GDPR Misconception No. 3: Consent, Consent, Consent

posted in: GDPR | 0

This post is also available in: Deutsch (German)

Translated with www.DeepL.com/Translator

In recent months we have given our consent to data protection declarations, cookie policies, general terms and conditions, contract amendments and many more. I admit it, also I do not read all data security explanations, with which I agree. Even if one knows how such declarations are drawn up and what they contain, they primarily mean annoyance for the person concerned (not even spoken of the economic damage caused by reading alone). Because we all know it: we have practically no possibility to use services without confirming these explanations. Are we really in a position to assess the implications of the consents we give? This is not primarily a data protection issue. But what is consent? When we as a customer use an online service, the provider will include a privacy statement that we are required to sign as part of the contract. If we want to do that, we usually have to make a digital decision: Yes or no (to basic contract and privacy policy). The whole thing becomes difficult if the company is dominant in the market or if there are no alternative offers (typical monopoly or oligopoly situation). Consent after data protection means that the data subject agrees with the processing methods as documented by the data controller. If this is not the case, the data subject should be able to exclude individual forms and methods of processing. To this end, the data controller must provide transparent information on how he works with the data and which processors (subcontractors) he consults. This procedure requires full knowledge of data management (cf. MC 4). In today’s systems, however, the level of networking is so high that this is wishful thinking. Even if I have individual opt-in switches, this does not mean that the processing really corresponds to my wishes. Refreshing are the always new, absurd representations of opt-in possibilities on websites of providers.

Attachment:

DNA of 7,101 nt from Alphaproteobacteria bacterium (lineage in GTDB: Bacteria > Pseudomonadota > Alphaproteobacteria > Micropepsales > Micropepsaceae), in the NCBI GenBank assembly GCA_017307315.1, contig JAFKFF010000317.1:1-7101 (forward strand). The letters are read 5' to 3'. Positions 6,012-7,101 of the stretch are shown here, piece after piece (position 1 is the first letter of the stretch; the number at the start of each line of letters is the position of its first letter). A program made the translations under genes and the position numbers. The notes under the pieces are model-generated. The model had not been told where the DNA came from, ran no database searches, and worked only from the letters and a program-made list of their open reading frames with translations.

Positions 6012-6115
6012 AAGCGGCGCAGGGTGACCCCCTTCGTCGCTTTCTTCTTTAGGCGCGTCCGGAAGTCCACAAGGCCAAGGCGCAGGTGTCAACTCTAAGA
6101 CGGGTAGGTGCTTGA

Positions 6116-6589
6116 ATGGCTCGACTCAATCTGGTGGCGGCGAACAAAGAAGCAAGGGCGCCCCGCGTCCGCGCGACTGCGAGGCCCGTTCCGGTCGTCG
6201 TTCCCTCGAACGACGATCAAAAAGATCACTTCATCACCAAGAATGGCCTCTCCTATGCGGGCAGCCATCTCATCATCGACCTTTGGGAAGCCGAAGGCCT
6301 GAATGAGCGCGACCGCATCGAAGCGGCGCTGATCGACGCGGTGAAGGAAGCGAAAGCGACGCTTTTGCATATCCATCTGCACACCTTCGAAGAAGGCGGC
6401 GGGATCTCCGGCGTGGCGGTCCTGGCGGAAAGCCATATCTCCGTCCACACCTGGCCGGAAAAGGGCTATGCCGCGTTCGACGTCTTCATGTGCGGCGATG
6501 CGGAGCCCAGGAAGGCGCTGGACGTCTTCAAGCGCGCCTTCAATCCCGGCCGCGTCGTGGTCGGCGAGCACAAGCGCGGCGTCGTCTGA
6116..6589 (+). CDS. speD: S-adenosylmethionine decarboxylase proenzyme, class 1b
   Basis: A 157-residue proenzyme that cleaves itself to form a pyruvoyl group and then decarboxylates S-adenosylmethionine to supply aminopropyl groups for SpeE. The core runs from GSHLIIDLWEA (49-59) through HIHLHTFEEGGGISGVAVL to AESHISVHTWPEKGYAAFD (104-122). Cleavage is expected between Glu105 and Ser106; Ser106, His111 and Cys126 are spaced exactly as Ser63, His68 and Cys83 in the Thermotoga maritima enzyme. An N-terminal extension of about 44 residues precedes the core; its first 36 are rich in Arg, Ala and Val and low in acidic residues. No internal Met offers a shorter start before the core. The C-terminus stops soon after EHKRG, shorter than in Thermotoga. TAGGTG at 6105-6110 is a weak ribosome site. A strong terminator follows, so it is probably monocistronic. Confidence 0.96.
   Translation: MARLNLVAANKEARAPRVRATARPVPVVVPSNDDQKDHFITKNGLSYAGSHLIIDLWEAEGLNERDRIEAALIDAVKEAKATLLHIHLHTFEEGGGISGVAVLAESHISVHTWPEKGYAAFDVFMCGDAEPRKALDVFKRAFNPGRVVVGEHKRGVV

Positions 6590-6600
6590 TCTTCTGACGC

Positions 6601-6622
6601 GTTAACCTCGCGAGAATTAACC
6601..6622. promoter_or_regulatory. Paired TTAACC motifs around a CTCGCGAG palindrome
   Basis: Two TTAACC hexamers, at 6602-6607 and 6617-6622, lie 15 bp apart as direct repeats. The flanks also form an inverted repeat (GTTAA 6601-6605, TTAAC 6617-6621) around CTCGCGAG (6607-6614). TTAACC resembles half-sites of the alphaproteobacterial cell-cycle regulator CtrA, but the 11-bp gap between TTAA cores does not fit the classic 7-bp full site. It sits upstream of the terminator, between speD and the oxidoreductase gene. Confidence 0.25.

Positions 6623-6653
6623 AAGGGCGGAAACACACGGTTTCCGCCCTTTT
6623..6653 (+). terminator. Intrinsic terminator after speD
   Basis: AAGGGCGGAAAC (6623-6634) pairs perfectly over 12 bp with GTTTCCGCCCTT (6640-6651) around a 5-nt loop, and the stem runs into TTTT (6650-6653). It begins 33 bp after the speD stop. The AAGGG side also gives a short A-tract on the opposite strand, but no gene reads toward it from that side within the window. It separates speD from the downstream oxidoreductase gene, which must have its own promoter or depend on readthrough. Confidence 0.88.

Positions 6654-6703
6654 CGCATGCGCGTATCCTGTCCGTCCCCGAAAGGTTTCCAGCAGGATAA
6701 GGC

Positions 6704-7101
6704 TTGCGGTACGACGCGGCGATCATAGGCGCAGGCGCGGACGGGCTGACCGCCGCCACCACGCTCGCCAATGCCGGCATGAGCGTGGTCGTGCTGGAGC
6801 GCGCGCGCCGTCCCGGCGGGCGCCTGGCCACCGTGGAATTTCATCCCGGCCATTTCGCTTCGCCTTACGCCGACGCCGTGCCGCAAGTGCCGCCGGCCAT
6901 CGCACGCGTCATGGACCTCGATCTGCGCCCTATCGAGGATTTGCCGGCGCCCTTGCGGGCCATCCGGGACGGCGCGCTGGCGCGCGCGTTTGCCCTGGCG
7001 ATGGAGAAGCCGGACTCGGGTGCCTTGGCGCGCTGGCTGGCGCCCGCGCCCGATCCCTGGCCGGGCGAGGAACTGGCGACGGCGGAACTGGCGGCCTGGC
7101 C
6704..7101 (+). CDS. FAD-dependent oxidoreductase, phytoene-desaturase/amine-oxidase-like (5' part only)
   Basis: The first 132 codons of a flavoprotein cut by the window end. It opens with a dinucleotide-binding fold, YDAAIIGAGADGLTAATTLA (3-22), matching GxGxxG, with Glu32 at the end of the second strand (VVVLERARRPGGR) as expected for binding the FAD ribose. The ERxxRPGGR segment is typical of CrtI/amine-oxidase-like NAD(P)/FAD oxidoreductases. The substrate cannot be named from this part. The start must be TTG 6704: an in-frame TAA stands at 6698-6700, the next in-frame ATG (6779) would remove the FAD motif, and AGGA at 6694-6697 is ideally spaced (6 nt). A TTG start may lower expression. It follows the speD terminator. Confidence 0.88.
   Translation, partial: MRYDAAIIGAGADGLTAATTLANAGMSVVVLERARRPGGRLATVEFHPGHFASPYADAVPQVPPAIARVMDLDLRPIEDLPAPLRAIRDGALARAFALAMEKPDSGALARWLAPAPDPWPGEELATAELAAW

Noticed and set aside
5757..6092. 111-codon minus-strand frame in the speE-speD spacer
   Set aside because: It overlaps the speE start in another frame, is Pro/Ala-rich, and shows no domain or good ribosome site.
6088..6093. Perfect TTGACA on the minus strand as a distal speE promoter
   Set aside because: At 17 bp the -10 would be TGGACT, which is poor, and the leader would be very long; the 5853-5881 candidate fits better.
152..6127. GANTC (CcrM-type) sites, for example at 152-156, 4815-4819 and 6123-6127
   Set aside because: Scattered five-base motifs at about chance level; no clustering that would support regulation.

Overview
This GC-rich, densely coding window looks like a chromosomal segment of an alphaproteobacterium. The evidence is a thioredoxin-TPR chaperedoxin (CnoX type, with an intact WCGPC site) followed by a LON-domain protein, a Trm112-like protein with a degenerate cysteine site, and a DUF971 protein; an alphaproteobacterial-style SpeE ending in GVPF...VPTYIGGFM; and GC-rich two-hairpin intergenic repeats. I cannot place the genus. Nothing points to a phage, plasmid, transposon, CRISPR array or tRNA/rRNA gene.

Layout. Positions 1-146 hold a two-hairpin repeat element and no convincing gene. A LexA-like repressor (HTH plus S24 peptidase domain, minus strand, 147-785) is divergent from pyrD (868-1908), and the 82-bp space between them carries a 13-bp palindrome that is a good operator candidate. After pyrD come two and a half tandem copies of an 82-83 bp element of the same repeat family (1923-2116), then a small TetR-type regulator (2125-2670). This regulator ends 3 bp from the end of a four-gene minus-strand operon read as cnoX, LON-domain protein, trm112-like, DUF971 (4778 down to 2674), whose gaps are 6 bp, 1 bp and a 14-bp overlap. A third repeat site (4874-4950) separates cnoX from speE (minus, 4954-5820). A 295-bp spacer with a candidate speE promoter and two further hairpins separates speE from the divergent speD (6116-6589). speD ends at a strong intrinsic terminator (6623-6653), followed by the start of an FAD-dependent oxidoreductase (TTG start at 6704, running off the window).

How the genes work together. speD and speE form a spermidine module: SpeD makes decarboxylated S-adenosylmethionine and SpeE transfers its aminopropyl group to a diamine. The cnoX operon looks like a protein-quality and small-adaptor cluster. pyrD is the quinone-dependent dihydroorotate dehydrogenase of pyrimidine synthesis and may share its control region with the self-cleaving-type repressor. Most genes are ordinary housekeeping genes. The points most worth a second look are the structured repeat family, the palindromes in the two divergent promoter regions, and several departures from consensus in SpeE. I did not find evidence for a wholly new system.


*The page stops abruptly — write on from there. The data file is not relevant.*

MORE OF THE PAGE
You are allowed to operate 50 virtual switches and thus decide on all possible forms of processing (see MC 9). That would mean that one would inquire exactly about the associated software parts and also still understand what happens! Nobody can and will do this (see MC 4). Even the provider will not always know exactly what consequences the switching on/off of a service actually has. Below the line this means the following: Either I let myself in with the offerer or I let it remain! Fortunately, there are alternatives to the known data kraken in many areas. Nevertheless it pushes the people out of convenience (and from miserliness) again and again to services, which have the largest market share. These providers systematically use their market power. The current tendency to offer all software only as a cloud version further contributes to the fact that the individual user has practically no power (control = information governance) over his data. The only alternative is either to install and operate everything locally, or to look for local providers who are trustworthy and with whom they can negotiate a reasonable contract (Don’t forget: All business is still local). But even for the small provider things are getting hairy now. Usually there is a basic contract for a service offered by the provider (contractor) (“we offer CRM in the cloud”).

The customer, here a company, orders this offer on the basis of the basic contract. At the same time, the provider asks the customer to sign an order processing contract describing the contractor’s handling of the personal data (because the sense and purpose of CRM might be to collect personal data, among other things). Here the GDPR is once again playing into the hands of the big oligopolies. If you look at the whole thing from the point of view of a small software provider, then you also see the absurdity that the right of consent creates. According to the GDPR, it is theoretically possible to withdraw consent for processing at any time. What does this mean in a practical context? A data subject (in the case described above, any employee of a customer, a potential customer, etc.) could therefore insist that his data be removed from an existing system and deleted. In fact, the practice is different. In 80% of all cases there are legal storage obligations which prevent the revocation (even from the data protection law itself, see MC 8). It is completely absurd to demand that subcontractors may be involved if everyone concerned agrees. Theoretically the customer would have to agree each time in the apron  

Article by Michael Erner (M100, in Deutsch):Die Wahrheit über Einverständniserklärungen

Leave a Reply

Your email address will not be published. Required fields are marked *

This site uses Akismet to reduce spam. Learn how your comment data is processed.